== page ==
ractitioners and management researchers have long considered the magnitude of an employee’s emotional commitment to their organization as an important factor affecting work performance. Organizational commitment is generally defined as an employee’s identification with, involvement in and emotional attachment to an organization associated with the perceived costs of supporting organizational goals and interests. Higher levels of employee organizational commitment result in lower negative work performance (such as absenteeism) and higher positive work-related behaviors (such as higher retention, work performance and employee well-being). In the case of employee organizational commitment, more is clearly better. What has not been examined previously, however, is precisely how differences in employee organizational commitment levels potentially impact their information security behaviors while at work. Employees are organizational insiders who represent potential major security risks primarily because they have legitimate access to corporate information resources and reside inside the perimeter defenses of corporate firewalls and other security mechanisms. Most employees are considered non-malicious; they may take unsafe security actions for a variety of reasons, but do not purposefully intend to harm their organizations. Sometimes, however, employees can unintentionally do serious harm to an organization’s security posture. Many advanced cyber attacks, for example, begin when an insider improperly opens a malicious e-mail attachment, giving attackers an initial foothold on the corporate network. For example, the widely publicized Target Stores data breach in November 2013 is believed to have started when an organizational insider fell victim to a phishing e-mail and had their account credentials stolen. Target is not alone: The majority of known data breaches in 2015 were caused or facilitated by improper employee security actions. In order to evaluate the effect of employee organizational commitment on security behaviors, we studied employees of a large U.S. government agency with a robust and well-trained set of information security policies. As with many of the most widely accepted models of human behavior, we embraced the assumption that employees are generally rational in their actions. As rational beings, employees complete a mental calculation of the potential benefits and costs before deciding whether to comply (or not) with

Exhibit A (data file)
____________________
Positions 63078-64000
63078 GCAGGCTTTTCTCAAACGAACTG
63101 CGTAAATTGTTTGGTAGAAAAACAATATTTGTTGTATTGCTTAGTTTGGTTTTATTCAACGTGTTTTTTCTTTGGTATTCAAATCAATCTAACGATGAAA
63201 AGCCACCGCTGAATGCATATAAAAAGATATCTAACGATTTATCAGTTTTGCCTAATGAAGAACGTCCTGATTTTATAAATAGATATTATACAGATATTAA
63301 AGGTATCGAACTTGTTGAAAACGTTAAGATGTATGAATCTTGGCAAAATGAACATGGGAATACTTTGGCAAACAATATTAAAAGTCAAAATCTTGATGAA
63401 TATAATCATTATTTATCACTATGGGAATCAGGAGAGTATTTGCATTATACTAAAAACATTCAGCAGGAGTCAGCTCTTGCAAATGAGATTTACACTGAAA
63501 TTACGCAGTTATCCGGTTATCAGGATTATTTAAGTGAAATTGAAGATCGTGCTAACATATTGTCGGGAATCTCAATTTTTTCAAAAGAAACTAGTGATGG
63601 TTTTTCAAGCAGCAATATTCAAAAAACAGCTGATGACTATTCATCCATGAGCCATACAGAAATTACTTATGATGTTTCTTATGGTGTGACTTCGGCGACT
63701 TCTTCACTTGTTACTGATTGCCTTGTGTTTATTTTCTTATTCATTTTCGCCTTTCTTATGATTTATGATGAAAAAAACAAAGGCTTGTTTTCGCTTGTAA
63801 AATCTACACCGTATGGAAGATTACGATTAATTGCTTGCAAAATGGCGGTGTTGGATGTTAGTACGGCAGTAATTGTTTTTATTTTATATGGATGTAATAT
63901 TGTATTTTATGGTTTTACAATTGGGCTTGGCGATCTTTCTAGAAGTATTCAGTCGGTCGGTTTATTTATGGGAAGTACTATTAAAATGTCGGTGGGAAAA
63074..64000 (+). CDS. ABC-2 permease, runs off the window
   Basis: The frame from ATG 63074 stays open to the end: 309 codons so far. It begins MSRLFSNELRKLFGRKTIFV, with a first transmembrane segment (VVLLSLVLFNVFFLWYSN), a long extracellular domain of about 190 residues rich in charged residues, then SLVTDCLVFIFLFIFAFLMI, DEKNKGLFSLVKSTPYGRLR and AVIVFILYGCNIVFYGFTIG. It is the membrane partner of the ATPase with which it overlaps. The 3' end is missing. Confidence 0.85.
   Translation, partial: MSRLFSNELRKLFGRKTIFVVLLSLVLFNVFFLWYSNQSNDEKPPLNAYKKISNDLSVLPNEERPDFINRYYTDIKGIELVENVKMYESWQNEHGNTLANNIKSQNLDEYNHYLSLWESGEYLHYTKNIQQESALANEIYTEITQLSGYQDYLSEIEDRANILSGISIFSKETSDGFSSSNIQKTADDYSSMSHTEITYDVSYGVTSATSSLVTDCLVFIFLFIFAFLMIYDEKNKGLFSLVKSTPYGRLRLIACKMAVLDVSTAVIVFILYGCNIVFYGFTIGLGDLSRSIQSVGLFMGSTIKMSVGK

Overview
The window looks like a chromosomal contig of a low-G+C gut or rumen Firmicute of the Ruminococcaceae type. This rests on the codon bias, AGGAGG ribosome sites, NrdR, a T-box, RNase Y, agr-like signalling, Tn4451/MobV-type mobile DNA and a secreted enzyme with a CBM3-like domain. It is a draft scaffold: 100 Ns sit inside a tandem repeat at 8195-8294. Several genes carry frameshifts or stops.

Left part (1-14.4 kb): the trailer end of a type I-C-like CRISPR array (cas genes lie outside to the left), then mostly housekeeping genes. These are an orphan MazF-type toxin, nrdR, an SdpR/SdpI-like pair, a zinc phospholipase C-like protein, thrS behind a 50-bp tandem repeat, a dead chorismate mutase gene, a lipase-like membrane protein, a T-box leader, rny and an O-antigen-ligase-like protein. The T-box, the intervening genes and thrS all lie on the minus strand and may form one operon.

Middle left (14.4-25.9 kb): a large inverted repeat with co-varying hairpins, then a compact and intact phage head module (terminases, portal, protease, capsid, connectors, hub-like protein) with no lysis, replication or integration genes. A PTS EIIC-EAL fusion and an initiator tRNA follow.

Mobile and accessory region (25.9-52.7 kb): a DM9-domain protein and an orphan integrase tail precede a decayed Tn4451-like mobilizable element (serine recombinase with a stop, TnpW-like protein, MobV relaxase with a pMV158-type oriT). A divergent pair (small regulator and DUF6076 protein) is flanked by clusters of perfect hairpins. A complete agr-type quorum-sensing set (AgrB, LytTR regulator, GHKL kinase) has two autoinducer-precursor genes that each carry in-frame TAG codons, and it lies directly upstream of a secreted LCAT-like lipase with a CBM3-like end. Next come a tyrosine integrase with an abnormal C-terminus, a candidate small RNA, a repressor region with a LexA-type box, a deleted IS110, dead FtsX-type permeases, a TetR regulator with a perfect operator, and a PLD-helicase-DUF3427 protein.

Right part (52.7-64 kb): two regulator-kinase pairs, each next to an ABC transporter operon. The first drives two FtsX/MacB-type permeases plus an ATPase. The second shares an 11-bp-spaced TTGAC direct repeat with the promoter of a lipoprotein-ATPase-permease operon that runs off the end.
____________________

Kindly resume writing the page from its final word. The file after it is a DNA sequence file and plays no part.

their designated security policies. Fundamentally, the rational security behavior calculus is composed of three components: perceived benefit of compliance, representing the favorable consequences of following the security rules; perceived cost of compliance, representing the unfavorable consequences of complying with the rules; and perceived cost of noncompliance, representing the expected unfavorable consequences resulting from noncompliance with the security rules. The results of this study extended the context of previous organizational commitment findings to the information security behavior domain and also were the first to confirm the importance of organizational commitment on the formation of attitudes toward security actions. The study showed that employees valued the perceived benefits of security behavioral compliance much more so than for the cost-related factors (cost of compliance and noncompliance). From a practical perspective, it could be seen as a positive outcome that employees are focused more on the benefits of following security policies. Ideally, however, all organizations would like their employees to understand and appreciate the potential negative impact of not complying with the security policies (beyond the threats of sanctions if caught violating the requirements) and use that knowledge to bolster their attitudes toward behavioral compliance intent. Likewise, reducing the perceived cost of complying with the policies should also bolster compliance intent. Training specifically on these cost-related factors should improve employee attitudes toward security requirements. In general practice, an organization should maintain awareness of events that occur that may impact their employees’ affective commitment toward the organization as this may directly affect employee security behaviors and attitudes. For example, energy industry employees fearing job cuts caused by low oil and gas prices may experience a decline in morale and, with it, reduced organizational commitment. As an unintended or unexpected consequence, security may suffer. For events such as these, not only is it in the interest of the organization to improve the conditions that lead to the decline in organizational commitment, but also focus efforts on monitoring security behaviors and take necessary actions to improve compliance. A complete version of this research was recently published in the Journal of Information System Security. ■ S P R I N G 2 01 6